Microsoft acquired Groove Networks yesterday and Ray Ozzie was named CTO. The press is focusing on this as about Ray joining Microsoft, which underplays the potential importance of Groove's technology. Microsoft has been a substantial investor in Groove for years and Bill Gates' huge respect for Ray is well known in the industry. The companies have been working closely together.
Ray has been a colleague and friend for over 20 years. He came to Lotus is 1982 with the vision of Notes already in mind, having been inspired by the PLATO system he used as an undergraduate at the University of Illinois. He paid his dues as the technical lead for Lotus Symphony, the intended successor to Lotus 1-2-3. Ray, I promise never to ask you to build a word processor out of a spreadsheet. It just doesn't work.
Ray conceived and led the Notes project, which I chartered, from its inception in 1984 through IBM's acquisition of Lotus 1995, and for a while thereafter. We created a unique arrangement based on a large measure of trust in which Ray and his team were firewalled off in Iris, a separate company from Lotus, to give it the room it needed to grow. I left Lotus prior to the launch of Notes, which proved to be a key early Windows application. Ray and his team were so trusted by Microsoft that they were a given a copy of the Windows source code to help debug it.
In 1998 I was privileged to be invited by Ray to be the first outside investor in Groove and I served on its board until 2003. I had determined to step down then because my path in open source was taking me further away from Groove. This decision was accelerated by the disclosure that the ill-advised Total Information Awareness project was using Groove but would have certainly occurred anyway.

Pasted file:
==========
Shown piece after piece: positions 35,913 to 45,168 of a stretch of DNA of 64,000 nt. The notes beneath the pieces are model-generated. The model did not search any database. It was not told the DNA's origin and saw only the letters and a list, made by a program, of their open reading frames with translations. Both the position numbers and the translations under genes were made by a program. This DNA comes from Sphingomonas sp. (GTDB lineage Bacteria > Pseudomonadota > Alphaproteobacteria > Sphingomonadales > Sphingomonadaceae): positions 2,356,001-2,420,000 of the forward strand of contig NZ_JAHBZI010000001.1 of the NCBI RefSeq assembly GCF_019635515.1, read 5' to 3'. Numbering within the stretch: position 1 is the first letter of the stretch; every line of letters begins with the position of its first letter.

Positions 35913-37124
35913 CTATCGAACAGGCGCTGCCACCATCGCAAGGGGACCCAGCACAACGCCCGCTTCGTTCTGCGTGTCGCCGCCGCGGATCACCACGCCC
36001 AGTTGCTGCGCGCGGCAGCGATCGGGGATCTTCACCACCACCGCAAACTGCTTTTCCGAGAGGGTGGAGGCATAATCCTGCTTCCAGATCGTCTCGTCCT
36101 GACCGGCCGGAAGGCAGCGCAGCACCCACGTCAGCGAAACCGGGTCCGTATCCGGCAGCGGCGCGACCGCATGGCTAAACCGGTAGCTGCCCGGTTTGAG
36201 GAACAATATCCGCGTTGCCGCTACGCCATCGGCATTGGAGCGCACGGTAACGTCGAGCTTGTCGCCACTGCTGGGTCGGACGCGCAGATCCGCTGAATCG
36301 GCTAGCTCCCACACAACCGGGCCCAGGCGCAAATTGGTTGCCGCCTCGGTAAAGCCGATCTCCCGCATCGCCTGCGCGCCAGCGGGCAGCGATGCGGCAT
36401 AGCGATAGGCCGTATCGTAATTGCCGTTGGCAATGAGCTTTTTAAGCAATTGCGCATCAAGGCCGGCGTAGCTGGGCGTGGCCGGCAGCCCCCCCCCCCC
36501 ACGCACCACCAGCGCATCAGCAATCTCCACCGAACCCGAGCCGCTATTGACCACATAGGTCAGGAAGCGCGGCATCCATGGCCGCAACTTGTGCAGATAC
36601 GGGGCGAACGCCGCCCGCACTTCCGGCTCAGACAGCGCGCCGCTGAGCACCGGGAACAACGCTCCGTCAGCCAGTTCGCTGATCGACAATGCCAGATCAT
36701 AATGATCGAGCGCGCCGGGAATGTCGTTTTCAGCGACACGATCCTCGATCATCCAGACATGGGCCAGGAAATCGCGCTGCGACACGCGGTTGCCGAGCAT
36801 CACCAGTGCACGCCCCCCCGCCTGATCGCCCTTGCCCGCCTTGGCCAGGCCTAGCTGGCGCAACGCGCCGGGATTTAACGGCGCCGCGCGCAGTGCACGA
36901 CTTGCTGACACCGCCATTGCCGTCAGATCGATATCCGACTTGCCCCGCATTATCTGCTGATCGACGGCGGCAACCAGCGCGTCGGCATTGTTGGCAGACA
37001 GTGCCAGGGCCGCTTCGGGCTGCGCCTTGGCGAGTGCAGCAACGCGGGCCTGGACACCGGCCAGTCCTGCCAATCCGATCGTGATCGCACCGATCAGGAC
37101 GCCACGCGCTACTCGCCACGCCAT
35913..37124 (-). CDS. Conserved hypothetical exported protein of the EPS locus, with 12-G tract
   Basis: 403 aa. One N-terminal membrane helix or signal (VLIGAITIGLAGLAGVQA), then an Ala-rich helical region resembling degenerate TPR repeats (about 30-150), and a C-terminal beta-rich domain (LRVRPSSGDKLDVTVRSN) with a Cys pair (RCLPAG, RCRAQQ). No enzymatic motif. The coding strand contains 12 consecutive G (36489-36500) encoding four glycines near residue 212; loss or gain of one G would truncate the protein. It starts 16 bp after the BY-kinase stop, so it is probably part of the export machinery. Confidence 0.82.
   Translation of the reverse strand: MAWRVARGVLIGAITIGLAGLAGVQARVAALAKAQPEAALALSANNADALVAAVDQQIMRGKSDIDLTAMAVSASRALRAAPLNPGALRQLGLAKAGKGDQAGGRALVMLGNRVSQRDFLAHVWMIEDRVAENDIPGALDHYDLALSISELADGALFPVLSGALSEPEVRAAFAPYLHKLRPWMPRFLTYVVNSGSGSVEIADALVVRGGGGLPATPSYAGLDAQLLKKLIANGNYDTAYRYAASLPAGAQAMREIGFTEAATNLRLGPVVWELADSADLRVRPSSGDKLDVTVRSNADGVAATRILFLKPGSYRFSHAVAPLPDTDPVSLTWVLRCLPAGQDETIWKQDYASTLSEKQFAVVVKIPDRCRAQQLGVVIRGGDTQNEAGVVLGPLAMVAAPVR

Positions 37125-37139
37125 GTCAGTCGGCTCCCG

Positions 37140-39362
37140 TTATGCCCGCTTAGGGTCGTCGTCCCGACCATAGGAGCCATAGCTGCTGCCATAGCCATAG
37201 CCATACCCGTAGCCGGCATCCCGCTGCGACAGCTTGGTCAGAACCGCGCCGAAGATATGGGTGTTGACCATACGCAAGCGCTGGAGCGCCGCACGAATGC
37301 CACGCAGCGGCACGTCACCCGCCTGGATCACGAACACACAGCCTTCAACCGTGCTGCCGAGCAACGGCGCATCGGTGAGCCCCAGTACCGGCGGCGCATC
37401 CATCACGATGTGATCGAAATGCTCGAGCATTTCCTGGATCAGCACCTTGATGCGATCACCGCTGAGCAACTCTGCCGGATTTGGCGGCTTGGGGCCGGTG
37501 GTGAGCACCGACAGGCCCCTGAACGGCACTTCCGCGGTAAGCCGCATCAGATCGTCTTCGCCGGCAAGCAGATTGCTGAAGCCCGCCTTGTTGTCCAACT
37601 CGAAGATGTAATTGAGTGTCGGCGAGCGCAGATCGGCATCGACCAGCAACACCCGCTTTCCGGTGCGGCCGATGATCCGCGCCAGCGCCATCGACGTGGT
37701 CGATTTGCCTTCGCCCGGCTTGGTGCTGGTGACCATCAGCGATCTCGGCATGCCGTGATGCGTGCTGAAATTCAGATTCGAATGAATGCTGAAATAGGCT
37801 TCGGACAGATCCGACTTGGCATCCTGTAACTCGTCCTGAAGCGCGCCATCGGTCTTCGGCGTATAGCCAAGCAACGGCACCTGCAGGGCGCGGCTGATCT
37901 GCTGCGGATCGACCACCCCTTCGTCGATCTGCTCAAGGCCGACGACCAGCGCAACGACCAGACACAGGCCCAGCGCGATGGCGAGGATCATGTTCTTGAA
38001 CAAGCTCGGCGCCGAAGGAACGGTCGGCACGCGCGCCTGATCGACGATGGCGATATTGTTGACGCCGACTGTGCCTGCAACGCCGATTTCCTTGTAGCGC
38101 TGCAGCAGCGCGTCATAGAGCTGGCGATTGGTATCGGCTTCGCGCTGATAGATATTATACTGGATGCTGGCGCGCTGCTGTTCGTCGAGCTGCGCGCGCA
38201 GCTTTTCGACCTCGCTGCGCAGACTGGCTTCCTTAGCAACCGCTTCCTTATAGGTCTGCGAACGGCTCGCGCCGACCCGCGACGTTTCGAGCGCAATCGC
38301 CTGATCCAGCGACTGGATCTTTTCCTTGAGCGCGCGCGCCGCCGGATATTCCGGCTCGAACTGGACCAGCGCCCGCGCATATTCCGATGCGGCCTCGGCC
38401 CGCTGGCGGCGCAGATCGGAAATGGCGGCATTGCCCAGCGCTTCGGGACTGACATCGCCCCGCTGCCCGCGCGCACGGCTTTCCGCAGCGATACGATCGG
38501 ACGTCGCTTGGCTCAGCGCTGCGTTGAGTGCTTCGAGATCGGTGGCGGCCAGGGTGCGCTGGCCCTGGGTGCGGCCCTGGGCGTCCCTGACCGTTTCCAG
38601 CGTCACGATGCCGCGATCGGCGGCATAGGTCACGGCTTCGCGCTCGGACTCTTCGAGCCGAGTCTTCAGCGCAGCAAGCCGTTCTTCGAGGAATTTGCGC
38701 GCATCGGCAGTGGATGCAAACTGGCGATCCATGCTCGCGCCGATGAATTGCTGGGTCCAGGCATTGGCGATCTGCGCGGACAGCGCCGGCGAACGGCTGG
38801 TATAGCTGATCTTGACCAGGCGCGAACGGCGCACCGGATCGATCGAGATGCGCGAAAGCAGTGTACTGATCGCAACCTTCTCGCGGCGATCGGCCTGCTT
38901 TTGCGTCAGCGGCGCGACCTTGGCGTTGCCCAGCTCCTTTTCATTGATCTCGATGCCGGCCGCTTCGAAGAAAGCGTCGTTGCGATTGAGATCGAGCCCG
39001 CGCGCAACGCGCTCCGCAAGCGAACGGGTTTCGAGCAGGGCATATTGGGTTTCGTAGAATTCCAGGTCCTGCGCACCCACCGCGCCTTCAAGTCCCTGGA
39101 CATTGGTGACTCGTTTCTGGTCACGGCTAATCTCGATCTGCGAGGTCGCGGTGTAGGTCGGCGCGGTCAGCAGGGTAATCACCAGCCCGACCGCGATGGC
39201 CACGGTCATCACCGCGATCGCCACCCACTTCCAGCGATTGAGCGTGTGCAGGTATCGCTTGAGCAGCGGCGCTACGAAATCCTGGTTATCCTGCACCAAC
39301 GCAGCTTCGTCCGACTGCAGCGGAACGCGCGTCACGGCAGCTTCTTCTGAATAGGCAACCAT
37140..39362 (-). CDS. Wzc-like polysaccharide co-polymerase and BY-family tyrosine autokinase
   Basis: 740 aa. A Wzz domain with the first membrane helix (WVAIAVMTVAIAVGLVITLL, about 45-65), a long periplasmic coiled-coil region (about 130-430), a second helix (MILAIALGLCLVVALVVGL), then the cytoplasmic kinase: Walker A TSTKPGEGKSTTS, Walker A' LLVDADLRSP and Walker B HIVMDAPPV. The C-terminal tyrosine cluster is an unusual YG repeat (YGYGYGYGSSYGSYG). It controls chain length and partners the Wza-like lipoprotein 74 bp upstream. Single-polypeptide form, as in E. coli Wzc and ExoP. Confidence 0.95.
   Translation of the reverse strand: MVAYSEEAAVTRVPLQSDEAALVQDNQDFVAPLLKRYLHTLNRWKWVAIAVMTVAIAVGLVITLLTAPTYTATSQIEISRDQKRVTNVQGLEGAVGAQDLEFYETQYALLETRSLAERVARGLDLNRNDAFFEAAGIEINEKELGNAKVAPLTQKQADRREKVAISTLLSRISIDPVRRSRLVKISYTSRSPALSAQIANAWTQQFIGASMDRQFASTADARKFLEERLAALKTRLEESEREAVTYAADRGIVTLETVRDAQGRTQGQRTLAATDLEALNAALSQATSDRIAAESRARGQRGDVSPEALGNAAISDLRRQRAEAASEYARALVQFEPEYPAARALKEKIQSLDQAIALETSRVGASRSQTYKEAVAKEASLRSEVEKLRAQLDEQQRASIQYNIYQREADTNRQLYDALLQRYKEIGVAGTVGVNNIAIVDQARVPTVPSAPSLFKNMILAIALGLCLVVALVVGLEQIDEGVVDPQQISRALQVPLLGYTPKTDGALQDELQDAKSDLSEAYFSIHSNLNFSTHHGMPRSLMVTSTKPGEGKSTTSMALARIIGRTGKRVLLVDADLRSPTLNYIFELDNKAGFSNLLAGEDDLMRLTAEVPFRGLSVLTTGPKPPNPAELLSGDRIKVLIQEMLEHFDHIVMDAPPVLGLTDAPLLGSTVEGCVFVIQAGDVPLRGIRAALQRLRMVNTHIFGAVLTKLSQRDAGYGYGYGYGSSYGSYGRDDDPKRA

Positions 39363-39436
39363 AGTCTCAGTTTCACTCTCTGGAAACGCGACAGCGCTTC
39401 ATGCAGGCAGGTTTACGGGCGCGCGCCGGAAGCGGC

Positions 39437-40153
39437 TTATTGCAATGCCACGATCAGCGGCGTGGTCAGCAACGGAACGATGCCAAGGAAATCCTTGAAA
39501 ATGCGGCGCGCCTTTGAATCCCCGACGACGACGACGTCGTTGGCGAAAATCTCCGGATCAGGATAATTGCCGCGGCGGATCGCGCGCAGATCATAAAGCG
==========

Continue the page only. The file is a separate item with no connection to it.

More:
When Ray came to me the other week and said that the Microsoft acquisition would keep the current Groove employees in place in Massachusetts and create incentives for them and that it was best way to continue to realize the company's vision of peer-to-peer information sharing, I decided I could support the transaction even though a surface reading of my career might suggest otherwise.
In several press calls I've tried to emphasize that the world looks very different in 2005 than it did in 1998 when Groove started. Now I would say a project like Groove should most likely be started as free/open source software. You could not do it as a cathedral; it would have to be put together as a set of incremental pieces. Additionally, there would still the problem of how do you innovate in the context of open source, which is the same challenge we are facing at OSAF, but I believe it is solvable. On the other hand, by leveraging a worldwide developer community, open source projects require enormously less capital and can pursue strategies for growth with dramatically more flexibility than firms needing to meet the expectations of investors. It would be a very different path.
Open source has shown itself to be capable of massing enormous efforts to develop computing infrastructure and applications. Web technology, and more broadly Internet-oriented client-server technology, has made enormous strides in all dimensions, making it all that much more difficult for peer-to-peer solutions to be equivalently good, despite its unique affordances.
With the prospect of open source-based server capabilities of all kinds becoming more like the electrical power and distribution system, universally available on demand in whatever amount is needed, a whole class of objections to client-server architectures such as dependence on non-local, unreliable and inconvenient infrastructure diminishes. Groove's peer-to-peer architecture performs uniquely well in areas where the telecom infrastructure is weak, such as conflict-ridden areas of the Middle East and Asia where both military and humanitarian aid groups have deployed it successfully, but this alone is a niche application.
The challenge now is whether Ray and Groove, which represent forces of architectural innovation, can have a successful impact at Microsoft, which after all, is a large (58,000 person), middle-aged (30 year-old) company. It's hard to know whether the loss of nimbleness due to size and age is a greater challenge to Microsoft than is open source.Posted by email@example.com at March 11, 2005 06:55 AM